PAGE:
Good news! Apple's
Bad news! Earlier in the week, Apple had hyped Ping's chances by alluding to 160 million iTunes users worldwide. In other words, less than 1% of its users hopped on.
Good news! Ping is only available to folks who download the latest version of iTunes. Just 3 million users had upgraded to the latest update at the time of the press release, so a third of the eligible Ping members did, in fact, kick Ping's tires.
Bad news! Don't expect a third of all iTunes users to be on Ping by the time they all upgrade to iTunes 10. Many of last week's updaters probably did so just to check Ping out.
Oh, and it naturally remains to be seen whether those users will stick around.
Ping faced its share of pin-popping critics last week. After all, just 14 artists were available to follow. They represented a diverse selection -- from Linkin Park to Yo Yo Ma -- but they obviously weren't enough to appeal to the indie-embracing music lovers who would be obvious early adopters. Apple has quickly ramped up the number of artists sending out status updates and snapshots, with dozens of available artists as of last night.
The artists will keep coming, especially once they realize that Ping isn't a social network with a music bent, along the lines of News Corp.'s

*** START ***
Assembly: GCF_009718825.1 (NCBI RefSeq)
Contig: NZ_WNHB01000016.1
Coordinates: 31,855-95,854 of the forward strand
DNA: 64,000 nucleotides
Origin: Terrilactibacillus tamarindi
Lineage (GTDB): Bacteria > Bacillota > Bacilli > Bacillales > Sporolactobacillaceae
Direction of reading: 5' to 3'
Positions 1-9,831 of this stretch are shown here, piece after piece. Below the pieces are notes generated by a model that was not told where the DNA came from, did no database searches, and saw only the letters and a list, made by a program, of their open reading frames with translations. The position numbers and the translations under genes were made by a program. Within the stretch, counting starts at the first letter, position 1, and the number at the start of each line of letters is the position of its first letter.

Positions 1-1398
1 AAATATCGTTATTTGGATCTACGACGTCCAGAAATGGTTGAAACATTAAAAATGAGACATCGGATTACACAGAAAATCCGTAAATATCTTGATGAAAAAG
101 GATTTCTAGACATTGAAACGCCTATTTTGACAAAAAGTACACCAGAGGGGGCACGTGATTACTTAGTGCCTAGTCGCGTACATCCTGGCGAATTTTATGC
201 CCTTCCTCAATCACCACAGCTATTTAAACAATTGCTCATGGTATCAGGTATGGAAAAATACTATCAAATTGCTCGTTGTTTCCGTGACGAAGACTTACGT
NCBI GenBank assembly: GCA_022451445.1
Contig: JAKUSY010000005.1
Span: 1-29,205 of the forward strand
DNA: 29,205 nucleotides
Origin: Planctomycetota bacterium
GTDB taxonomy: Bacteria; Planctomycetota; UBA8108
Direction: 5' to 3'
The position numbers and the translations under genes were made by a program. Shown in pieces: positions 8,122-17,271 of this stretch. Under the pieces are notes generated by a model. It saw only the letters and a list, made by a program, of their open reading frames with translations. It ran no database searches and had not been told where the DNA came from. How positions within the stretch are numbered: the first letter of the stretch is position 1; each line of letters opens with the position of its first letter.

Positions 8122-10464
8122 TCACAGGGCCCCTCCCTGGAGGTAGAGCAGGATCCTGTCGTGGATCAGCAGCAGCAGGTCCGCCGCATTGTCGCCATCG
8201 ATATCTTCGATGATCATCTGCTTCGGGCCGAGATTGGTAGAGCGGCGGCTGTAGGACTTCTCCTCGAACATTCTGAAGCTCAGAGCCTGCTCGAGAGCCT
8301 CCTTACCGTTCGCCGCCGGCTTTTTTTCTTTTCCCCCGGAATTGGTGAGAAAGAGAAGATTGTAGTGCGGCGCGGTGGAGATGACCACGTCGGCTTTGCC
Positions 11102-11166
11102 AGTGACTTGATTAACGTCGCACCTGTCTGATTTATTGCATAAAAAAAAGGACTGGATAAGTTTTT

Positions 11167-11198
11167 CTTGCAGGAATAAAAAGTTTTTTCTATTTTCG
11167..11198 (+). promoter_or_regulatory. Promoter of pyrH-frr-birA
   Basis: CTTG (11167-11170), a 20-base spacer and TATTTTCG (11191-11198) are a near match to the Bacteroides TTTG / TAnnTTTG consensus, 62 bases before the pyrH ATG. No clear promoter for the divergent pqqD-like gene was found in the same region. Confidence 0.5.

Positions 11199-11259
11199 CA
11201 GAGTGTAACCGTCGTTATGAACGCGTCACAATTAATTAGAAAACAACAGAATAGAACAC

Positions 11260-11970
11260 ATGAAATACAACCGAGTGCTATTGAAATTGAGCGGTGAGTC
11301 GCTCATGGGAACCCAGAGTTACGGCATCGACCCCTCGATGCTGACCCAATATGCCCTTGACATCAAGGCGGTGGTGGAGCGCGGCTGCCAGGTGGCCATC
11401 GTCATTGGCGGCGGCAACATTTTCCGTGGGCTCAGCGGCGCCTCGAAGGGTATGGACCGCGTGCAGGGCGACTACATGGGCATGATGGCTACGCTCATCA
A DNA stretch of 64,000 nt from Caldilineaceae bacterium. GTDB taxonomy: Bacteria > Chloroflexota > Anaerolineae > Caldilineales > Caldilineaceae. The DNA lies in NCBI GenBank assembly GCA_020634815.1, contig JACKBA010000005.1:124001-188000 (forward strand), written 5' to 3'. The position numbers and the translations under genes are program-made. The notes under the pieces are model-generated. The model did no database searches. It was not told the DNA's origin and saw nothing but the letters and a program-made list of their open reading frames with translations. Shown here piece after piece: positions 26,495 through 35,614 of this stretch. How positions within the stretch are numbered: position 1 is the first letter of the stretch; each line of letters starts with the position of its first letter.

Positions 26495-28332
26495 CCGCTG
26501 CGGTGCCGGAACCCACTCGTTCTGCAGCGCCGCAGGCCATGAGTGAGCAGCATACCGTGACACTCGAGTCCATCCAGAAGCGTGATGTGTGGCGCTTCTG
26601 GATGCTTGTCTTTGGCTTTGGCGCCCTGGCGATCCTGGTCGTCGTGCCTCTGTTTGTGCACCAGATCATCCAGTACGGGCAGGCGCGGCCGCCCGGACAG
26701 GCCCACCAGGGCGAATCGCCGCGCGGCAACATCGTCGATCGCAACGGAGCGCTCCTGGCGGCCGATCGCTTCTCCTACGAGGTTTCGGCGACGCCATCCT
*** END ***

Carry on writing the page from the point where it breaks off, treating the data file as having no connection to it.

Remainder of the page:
The next few months will be interesting, as artists arrive with amps and anecdotes. Will that be enough for consumers to stick around, putting up with the commercialism and the 30-second song samples? Heck, even Best Buy's
Apple can't relax just because it's the country's top music retailer. Google
If Apple intends to make a blatant push toward using Ping as a way to sell music, I think it should give users the means to monetize their participation. Apple has a great shot at expanding its already massive digital music sales through Ping -- as long as it realizes that artists' pushing means nothing if consumers aren't pulling.
Have you checked out Ping? Share your thoughts in the comment box below.